Writer’s Workshop is a writing program your whole family, from emergent writers right up to Mom and Dad can explore together. This is a sample exercise about writing a biography that includes printable biography notebooking pages. Try it with all your kids.
his Writer’s Workshop exercise is from Writer’s Workshop True Stories, which follows the Fanciful Stories unit in the Writer’s Workshop line-up. In True Stories you’ll learn how to find a plot in your own life and research, paint a picture of real-life settings with your words, and convey the real emotions you and other real people experience. You’ll learn about autobiographies, journals, personal narratives, biographies, and other forms of true stories. In the end, you’ll take one of your true stories all the way through the writing process to publication. Join us for a family-style writing program in Writer’s Workshop.
Biographies are true stories about real people. You can write about family members, friends, heroes, famous people, historic figures, and more. As you write a biography, choose someone who interests you so you will be excited to share their story.
Step 1 Mini Lesson
Start each Writer’s Workshop lesson off with a 5-10 minute mini lesson, with all of your kids. The sidebars of each Writer’s Workshop unit are lined with mini lesson ideas to choose between. For this lesson, you could learn a simple punctuation rule about hyphens being used to connect a verb and noun.
Hyphens are used when you connect verbs together to create a noun.
The date was an eye-opener.
You can always count on the gift-giver to show up.
We are going to the restaurant to break the burger-buster record.
Make a list of your own verb phrases with hyphens that act as nouns.
Step 2 Exercise: Biography Notebooking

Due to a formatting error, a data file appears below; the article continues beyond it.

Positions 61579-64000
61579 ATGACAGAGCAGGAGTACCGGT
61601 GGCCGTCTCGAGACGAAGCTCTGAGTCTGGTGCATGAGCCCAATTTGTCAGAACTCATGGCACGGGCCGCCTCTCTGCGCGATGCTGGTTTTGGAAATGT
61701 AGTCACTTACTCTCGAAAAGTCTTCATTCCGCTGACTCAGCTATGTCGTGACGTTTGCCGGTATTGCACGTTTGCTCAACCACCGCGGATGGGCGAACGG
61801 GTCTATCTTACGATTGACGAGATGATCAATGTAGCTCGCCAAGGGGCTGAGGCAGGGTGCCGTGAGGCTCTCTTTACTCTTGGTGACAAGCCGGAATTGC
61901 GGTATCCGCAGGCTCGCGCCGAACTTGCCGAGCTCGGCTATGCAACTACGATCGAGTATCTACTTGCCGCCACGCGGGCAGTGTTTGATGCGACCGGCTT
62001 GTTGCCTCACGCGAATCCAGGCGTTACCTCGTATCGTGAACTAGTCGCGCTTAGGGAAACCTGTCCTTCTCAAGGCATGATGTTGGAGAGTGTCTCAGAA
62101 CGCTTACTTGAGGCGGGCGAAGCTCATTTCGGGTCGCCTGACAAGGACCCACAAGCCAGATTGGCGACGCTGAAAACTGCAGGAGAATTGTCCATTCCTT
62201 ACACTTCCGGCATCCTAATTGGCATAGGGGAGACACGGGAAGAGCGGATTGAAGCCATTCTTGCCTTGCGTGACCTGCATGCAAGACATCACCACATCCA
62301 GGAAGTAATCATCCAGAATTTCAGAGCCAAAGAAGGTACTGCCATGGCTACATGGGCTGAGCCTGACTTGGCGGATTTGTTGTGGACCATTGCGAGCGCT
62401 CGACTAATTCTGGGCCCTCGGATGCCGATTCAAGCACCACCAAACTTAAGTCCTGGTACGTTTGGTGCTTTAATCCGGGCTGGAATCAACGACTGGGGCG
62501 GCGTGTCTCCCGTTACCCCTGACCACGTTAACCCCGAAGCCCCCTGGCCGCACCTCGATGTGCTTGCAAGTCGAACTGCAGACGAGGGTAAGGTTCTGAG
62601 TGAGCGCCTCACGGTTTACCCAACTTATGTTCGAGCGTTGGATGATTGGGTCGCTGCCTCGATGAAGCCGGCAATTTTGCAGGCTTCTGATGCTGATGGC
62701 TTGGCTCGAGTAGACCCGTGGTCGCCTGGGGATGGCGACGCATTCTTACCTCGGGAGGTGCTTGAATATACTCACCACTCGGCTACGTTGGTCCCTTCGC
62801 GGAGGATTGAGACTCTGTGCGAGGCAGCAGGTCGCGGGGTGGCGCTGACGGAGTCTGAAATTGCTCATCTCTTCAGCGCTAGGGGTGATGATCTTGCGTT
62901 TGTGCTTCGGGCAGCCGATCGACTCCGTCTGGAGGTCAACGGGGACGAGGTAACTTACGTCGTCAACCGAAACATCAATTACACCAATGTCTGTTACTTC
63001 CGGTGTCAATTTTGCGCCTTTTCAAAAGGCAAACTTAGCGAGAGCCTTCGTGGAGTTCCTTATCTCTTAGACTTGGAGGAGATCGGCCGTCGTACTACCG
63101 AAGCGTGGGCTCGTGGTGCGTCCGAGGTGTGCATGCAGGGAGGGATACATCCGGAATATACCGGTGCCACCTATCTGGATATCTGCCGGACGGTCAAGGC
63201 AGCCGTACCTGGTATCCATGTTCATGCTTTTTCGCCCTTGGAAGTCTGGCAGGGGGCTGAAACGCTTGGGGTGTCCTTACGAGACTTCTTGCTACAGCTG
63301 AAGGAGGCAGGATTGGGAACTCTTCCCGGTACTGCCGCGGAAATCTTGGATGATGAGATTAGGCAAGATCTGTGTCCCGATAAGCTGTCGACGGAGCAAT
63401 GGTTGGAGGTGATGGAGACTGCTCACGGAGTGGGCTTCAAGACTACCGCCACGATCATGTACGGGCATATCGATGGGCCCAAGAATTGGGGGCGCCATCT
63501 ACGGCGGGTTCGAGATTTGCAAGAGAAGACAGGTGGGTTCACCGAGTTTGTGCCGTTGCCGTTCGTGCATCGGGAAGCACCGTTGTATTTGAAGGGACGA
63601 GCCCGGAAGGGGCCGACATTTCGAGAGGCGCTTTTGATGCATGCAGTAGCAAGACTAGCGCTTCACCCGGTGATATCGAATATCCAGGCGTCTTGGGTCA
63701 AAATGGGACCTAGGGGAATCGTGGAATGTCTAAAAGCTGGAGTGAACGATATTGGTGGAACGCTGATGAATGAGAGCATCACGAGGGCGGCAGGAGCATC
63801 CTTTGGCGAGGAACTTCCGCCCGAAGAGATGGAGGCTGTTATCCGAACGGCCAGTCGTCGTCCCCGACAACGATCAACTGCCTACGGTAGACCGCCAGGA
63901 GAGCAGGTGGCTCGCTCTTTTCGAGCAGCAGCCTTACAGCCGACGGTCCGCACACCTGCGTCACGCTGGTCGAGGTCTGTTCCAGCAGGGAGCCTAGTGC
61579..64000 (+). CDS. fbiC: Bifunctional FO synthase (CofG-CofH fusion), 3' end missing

Spend most of your Writer’s Workshop time on the exercise, which should last as long or as short as you need it to, day to day.
Choose a subject and use “The Life and Times of __________” printable to help you craft a biography notebooking page about any noteworthy person. Arrange the elements on the page. The printable includes a title; a map area; a timeline with spots for eight significant events; a portrait, childhood, education, and family flip book; and a major achievements interlocking booklet.
Work on each part – the map, the timeline, achievements, the flipbook, and the portrait one by one. It’s best if you do this while surrounded by several informational resources about the subject you chose. Books, websites, and videos are all great resources to use. If you don’t finish in one day, no worries. Just pick up where you left off the next day. Once you have all of the parts written, glue them down to sheets of card stock to create your biography notebooking pages.
Here’s an example of a completed exercise.
This exercise will go into the Journal section of the Writer’s Notebook. You may want to turn this into your Writing Project by adding a biographical story using the information you found and taking it through the writing process. If you do, move it to your Writing section since it’s your best work and you’ll want to keep it.